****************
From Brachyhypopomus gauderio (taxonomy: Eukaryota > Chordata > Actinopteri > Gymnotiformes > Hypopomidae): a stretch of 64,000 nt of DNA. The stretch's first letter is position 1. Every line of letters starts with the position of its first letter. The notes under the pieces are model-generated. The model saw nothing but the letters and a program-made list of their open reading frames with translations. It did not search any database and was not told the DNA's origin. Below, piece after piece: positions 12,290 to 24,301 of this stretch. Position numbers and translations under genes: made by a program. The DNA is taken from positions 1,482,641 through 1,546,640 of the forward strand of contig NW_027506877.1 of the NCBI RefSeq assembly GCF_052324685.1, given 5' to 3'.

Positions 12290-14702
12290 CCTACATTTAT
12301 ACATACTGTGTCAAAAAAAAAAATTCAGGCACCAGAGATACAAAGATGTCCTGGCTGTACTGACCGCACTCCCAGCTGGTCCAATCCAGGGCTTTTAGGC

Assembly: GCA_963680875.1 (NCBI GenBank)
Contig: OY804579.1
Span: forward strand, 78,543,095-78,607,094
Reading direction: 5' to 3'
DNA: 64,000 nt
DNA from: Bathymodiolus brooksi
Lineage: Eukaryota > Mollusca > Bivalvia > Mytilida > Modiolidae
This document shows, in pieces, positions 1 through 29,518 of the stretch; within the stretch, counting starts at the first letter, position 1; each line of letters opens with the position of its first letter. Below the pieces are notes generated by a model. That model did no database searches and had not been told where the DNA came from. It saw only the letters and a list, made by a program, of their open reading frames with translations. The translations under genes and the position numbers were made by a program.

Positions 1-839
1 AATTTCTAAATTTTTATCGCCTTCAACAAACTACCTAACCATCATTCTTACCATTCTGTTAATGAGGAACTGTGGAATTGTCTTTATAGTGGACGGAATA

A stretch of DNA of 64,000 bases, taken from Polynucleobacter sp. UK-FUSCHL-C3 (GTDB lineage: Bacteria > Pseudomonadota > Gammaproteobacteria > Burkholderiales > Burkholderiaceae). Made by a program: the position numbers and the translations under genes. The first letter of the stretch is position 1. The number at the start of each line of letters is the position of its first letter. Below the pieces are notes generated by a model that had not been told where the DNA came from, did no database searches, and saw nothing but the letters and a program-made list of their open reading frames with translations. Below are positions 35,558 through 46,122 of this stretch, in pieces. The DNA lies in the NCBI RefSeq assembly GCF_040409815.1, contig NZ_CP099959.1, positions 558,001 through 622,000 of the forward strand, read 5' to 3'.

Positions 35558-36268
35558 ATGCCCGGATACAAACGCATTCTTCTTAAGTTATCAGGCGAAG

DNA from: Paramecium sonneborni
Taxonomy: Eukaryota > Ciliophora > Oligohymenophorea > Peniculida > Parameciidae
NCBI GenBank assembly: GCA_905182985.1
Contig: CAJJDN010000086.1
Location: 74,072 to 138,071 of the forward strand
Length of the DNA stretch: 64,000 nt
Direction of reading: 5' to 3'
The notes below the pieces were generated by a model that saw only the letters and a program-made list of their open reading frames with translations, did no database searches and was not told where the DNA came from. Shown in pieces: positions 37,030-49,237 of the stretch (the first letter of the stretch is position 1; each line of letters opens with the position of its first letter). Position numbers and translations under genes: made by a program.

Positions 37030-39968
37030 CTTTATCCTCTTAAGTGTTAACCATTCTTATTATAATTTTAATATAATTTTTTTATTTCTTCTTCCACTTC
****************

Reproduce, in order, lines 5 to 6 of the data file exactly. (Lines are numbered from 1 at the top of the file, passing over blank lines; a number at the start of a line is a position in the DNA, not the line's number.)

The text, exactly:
Assembly: GCA_963680875.1 (NCBI GenBank)
Contig: OY804579.1